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Influence of Accession of the Visegrad Group Countries to the EU on the Situation in Their Labour Markets

Institute of Economics and Finance, University of Szczecin, 71-101 Szczecin, Poland
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Sustainability 2020, 12(16), 6694; https://doi.org/10.3390/su12166694
Received: 19 July 2020 / Revised: 13 August 2020 / Accepted: 18 August 2020 / Published: 18 August 2020

Abstract

In 2004, ten new countries, including the Visegrad Group (V4) ones, accessed the European Union. These countries are ex-communist. They are still in the process of transition from a centrally planned to a free-market economy. It is interesting to check how their economies have changed after their accession to the EU. Reducing inequalities in labour markets is one of the aspects of sustainable development. The goal of this research is an assessment of the situation in the labour markets in the V4 countries with respect to the whole EU. The research was carried out on the data from Eurostat (2002–2019) and was conducted by means of the multidimensional scaling technique. Before joining the EU, the situation in the labour market in the V4 countries (excluding Czechia) was much worse than in most EU-member states. After joining the EU, the situation in these countries gradually improved. In 2019, the situation in the labour market in Czechia was one of the best in the EU and the remaining three V4 countries moved into the EU-average. The joining of the V4 countries to the EU had a positive impact on the situation in their labour markets.
Keywords: labour market; Visegrad Group countries; multidimensional scaling labour market; Visegrad Group countries; multidimensional scaling

1. Introduction

In research on social policy or political documents on the future of social security over the last 20 years, sustainability has been mainly discussed as fiscal, financial or monetary sustainability [1]. Cahill [2] and Fitzpatrick [3] were among the first to foresee a change in social policy towards environmental sustainability. These issues were later raised by Gough et al. [4], for example, in demonstrating the multiple effects of climate change and other environmental problems. Alarming environmental threats have caused a whole range of “new social risks” for the welfare state [5,6]. To face these new threats, Gough [7] (p. 198) sees that “social policy would need to combine with environmentalism to forge a unified ecosocial policy that can achieve ecologically beneficial and socially just impacts”. In another work, he defines the ecosocial policies as “policies that simultaneously and explicitly pursue both equity/justice and sustainability/sufficiency goals”. [8] (p. 161).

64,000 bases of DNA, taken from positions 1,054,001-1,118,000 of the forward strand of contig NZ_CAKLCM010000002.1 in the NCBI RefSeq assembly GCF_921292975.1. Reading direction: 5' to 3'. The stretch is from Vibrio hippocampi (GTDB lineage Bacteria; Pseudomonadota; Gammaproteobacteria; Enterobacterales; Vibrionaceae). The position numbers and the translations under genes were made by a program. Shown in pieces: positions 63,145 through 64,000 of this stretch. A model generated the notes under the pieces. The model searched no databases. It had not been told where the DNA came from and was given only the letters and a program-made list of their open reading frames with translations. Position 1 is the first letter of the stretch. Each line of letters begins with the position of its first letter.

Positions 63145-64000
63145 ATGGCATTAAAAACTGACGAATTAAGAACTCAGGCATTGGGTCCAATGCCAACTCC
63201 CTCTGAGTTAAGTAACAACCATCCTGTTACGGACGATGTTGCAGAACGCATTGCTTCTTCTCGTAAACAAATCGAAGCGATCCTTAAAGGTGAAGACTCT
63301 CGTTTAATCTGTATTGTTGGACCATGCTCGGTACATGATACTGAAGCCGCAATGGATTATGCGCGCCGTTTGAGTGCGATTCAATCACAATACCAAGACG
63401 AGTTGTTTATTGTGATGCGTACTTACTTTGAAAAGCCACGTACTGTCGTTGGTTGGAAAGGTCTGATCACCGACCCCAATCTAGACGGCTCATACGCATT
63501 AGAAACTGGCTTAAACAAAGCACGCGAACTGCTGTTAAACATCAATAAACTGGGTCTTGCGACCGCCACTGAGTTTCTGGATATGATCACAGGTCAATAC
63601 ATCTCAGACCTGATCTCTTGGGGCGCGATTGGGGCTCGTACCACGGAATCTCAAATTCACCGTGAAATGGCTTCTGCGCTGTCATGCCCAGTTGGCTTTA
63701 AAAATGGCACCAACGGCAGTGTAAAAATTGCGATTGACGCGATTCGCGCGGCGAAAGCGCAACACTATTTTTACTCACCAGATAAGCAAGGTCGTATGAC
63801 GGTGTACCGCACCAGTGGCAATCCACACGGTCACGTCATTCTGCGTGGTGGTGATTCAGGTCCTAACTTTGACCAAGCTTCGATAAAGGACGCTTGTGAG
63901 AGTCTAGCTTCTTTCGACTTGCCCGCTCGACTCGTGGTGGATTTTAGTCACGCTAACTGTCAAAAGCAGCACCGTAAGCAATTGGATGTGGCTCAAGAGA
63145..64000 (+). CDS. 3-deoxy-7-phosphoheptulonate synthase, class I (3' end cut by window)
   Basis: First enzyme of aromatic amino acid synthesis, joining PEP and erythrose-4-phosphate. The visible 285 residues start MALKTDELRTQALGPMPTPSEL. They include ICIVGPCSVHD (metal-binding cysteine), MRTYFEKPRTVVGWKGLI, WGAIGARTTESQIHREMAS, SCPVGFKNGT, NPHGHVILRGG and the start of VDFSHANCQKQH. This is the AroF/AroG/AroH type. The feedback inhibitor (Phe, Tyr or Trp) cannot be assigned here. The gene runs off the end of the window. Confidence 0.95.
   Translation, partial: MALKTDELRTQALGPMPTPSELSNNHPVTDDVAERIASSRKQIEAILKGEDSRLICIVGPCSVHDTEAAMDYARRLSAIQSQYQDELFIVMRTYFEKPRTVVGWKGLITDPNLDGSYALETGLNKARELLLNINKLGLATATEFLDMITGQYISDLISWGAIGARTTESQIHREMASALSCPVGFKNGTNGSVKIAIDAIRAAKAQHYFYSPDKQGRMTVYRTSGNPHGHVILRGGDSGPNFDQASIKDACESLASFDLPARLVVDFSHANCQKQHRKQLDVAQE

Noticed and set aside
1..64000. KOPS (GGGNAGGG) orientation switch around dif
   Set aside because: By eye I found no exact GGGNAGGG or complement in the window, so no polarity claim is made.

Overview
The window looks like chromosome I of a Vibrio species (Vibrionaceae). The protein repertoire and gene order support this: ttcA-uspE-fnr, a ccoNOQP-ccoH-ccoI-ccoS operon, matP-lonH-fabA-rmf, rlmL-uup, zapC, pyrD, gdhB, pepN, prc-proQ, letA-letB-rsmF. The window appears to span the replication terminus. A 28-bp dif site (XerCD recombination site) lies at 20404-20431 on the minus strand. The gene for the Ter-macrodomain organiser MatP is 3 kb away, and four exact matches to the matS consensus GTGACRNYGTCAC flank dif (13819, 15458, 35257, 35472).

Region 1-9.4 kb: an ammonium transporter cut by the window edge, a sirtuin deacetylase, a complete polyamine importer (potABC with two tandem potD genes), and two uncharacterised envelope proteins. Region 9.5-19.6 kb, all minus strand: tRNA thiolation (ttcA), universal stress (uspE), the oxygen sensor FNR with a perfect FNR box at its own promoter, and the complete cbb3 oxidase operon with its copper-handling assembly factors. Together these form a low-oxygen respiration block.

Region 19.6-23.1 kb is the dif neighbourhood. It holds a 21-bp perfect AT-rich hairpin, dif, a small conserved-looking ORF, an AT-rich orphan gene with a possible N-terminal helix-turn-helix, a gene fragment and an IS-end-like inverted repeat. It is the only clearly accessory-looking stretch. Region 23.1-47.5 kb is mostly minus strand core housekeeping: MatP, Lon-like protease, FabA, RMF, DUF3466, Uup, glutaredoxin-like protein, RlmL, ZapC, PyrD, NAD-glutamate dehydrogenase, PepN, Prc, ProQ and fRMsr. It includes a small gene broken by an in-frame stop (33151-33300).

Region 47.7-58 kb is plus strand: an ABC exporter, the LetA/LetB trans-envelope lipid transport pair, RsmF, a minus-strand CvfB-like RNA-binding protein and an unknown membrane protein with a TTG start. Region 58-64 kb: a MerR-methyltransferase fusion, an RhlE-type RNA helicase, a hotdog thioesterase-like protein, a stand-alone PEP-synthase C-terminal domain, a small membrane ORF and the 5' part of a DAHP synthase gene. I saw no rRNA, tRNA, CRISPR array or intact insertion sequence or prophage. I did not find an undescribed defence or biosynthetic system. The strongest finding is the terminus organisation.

Sustainable economic development occurs on many levels and is integrated with political, social and environmental sustainability. One of its elements is the sustainable development of the labour market. In order for this to be sustainable, improvements must take place in all its aspects. Sustainable development must be considered not only at the level of a single country but also—because of the interconnectedness—at the level of a group of connected countries such as the European Union. Extending it with the new Member States imposes a number of requirements that they have to meet.